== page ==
Camille Logan feels trapped. After she is sexually and emotionally abused by her foster parents, she turns to the one person she knows she can trust—her boyfriend Chu, a mid-level drug dealer. But when life finally starts looking up for Camille, Chu is brutally murdered. Again feeling abandoned and helpless, and refusing to return to the system, Camille finds herself living with a stable of women in a tiny run-down apartment building in Washington, D.C., working for Nut, a deranged pimp. Fed up with her life, Camille is forced to right her wrongs, and slowly learns that her past does not necessarily determine her future.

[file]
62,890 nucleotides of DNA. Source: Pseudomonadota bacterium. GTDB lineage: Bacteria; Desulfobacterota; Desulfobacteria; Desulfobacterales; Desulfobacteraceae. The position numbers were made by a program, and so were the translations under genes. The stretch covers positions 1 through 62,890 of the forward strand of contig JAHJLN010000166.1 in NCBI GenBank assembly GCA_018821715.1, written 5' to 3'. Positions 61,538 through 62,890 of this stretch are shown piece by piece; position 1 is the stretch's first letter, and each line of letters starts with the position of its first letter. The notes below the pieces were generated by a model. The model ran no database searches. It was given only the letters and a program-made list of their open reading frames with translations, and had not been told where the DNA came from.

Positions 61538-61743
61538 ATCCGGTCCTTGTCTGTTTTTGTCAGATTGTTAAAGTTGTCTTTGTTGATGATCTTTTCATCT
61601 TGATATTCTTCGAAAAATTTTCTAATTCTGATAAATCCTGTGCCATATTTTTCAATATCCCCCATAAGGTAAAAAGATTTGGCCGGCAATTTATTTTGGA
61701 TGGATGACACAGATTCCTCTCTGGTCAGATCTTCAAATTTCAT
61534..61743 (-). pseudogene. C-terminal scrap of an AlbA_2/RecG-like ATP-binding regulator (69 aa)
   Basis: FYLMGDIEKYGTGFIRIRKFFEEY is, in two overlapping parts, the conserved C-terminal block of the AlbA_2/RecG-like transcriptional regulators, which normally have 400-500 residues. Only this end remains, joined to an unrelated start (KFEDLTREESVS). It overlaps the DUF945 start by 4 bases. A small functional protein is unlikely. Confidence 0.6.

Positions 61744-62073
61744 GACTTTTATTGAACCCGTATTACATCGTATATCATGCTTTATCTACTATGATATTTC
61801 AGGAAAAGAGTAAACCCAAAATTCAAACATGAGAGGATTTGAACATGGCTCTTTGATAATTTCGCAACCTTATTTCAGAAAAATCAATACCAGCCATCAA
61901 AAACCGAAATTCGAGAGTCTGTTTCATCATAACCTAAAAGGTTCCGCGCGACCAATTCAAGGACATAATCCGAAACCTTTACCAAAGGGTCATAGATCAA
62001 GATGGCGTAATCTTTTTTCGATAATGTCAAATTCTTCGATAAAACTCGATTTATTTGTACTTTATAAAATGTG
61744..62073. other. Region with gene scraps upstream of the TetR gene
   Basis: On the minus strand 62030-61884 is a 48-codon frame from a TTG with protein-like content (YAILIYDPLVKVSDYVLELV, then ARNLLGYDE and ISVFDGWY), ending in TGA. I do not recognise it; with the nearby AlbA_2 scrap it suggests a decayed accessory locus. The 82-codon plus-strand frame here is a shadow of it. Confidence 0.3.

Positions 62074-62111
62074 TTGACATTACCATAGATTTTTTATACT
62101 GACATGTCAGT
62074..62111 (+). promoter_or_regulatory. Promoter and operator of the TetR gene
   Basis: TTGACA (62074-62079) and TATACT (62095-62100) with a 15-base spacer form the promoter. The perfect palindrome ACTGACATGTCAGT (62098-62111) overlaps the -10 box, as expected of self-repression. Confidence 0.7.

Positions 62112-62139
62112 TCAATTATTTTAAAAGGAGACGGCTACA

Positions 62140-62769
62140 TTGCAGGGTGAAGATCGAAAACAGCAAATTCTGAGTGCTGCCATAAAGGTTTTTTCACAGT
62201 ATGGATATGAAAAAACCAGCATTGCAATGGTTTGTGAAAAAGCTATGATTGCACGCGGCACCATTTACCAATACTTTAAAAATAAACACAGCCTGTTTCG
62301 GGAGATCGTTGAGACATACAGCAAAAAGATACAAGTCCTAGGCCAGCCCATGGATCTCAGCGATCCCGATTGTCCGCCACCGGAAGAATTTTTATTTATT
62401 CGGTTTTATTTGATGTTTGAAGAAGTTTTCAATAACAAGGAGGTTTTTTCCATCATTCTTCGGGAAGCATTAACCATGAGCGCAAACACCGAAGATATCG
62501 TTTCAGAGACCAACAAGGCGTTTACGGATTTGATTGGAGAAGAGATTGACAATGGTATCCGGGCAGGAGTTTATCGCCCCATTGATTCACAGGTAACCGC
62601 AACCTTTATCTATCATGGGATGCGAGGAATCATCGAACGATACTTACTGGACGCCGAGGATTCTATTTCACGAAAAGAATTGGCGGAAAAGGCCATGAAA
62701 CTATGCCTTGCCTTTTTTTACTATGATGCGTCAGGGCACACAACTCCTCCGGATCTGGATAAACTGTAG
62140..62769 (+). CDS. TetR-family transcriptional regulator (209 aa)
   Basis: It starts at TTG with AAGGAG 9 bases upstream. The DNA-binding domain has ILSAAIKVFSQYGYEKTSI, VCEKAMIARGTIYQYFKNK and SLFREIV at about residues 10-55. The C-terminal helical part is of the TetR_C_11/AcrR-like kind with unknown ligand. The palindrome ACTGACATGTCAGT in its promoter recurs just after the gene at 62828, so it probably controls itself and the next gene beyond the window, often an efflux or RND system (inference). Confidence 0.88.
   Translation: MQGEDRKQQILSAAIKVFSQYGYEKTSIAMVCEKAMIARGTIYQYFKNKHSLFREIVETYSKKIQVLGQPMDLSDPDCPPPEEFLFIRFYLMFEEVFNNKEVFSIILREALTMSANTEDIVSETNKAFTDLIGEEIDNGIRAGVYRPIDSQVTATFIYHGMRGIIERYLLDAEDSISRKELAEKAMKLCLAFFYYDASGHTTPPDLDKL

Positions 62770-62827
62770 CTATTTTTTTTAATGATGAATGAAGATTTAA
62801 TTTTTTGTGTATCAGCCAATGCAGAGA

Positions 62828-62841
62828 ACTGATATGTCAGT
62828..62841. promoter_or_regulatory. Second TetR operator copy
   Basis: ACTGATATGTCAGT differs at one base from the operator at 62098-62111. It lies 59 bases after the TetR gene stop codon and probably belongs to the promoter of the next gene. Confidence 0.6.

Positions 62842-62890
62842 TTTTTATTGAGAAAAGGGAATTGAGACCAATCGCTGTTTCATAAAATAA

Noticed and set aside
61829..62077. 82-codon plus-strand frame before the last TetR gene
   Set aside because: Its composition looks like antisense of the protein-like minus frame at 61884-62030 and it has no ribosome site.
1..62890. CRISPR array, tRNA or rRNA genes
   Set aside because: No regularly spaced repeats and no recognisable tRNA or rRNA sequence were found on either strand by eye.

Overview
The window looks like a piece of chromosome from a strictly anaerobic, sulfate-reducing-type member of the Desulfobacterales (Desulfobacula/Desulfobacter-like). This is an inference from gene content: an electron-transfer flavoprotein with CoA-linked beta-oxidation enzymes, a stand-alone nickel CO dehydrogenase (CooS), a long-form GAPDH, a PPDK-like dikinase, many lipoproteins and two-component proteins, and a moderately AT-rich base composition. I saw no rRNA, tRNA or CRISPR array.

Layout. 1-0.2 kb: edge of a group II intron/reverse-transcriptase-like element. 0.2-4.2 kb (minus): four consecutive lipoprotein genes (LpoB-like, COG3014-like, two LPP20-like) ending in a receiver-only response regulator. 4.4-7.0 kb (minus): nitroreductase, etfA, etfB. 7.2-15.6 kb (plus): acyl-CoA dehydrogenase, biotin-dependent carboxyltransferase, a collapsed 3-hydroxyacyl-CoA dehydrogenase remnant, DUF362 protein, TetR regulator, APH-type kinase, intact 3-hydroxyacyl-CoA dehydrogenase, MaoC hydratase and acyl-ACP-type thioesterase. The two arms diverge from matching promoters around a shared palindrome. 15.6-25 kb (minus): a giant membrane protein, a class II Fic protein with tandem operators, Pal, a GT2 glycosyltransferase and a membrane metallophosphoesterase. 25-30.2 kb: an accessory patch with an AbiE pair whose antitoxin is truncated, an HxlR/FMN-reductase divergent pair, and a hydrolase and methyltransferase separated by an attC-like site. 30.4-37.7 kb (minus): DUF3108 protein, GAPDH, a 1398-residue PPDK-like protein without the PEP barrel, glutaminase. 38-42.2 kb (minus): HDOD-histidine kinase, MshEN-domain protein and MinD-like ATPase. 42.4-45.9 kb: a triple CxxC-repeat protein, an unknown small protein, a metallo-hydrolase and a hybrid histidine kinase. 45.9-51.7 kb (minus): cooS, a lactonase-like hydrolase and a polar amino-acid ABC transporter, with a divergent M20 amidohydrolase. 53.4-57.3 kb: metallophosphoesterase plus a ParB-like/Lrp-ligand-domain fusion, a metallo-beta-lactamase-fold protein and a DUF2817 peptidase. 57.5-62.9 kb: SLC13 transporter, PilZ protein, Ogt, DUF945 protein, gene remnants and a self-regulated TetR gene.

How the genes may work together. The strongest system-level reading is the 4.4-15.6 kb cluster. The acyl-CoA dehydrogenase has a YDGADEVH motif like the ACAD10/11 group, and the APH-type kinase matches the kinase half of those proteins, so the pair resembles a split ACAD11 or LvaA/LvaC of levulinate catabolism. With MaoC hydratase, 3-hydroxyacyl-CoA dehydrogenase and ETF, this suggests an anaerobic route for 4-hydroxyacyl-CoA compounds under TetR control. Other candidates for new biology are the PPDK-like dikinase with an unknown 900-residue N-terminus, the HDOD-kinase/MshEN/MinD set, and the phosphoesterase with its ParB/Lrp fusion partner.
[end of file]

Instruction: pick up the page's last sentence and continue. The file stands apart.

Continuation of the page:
Dupree”s debut offers readers an unvarnished look at the troubled, violence-filled lives of inner-city youth in Washington, D.C., frequently through the eyes and experiences of Camille Logan. Ten-year-old Camille is placed with the Brinkleys, yet another foster family, where she suffers extreme mental and sexual abuse for years, until she”s rescued by Chu, a low-level drug dealer who actually loves and looks after her. But when Chu is murdered in a drug deal gone wrong, Camille makes a desperate choice to join a cruel pimp”s stable, where she faces her situation and struggles to change her life. DuPree displays an excellent ear for the dialogue, thinking, music and worldviews of her young characters and a talent for setting: the grimy streets, rundown hotels, beatup houses, sweaty house parties and clubs feel real and far above standard street lit. But the ending falls short, as though the author has a sequel in mind. (Jan.)